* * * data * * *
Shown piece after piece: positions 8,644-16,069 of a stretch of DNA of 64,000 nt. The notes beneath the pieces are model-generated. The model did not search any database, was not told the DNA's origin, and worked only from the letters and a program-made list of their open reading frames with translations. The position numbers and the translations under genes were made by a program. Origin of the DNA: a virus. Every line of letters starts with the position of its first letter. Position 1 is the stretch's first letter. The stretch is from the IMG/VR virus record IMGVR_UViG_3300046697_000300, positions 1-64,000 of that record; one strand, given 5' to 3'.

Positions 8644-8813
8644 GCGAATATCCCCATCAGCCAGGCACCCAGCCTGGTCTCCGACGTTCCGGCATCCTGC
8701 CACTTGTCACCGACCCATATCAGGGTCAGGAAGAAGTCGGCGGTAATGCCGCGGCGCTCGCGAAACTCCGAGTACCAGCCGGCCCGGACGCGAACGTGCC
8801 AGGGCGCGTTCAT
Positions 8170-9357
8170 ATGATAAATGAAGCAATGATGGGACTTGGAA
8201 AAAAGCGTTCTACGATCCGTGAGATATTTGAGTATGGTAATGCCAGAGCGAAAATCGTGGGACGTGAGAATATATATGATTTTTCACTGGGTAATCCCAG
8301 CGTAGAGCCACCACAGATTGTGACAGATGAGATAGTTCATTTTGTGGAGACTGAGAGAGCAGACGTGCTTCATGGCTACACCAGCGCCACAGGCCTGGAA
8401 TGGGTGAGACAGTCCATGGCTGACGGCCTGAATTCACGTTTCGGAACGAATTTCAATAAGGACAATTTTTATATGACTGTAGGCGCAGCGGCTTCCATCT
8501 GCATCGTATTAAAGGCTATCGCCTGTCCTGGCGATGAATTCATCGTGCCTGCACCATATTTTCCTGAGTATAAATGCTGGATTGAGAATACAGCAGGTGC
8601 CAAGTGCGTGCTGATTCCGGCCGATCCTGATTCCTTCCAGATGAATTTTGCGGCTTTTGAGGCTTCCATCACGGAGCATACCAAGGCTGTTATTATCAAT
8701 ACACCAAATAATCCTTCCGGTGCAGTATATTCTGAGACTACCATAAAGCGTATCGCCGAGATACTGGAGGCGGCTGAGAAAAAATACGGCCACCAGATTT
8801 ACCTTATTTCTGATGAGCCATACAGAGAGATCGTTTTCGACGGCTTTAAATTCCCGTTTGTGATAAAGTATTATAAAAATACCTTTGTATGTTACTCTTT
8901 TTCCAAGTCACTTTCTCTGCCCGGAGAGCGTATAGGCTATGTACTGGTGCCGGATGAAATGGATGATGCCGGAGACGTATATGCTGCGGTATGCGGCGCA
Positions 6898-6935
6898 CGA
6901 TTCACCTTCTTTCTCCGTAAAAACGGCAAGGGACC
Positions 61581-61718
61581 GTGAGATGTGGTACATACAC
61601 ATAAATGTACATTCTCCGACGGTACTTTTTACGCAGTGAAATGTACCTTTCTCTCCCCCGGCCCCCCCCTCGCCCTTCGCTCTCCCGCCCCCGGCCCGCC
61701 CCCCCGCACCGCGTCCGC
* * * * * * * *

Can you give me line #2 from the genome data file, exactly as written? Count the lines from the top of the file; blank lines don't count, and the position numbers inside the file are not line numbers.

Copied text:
Positions 8644-8813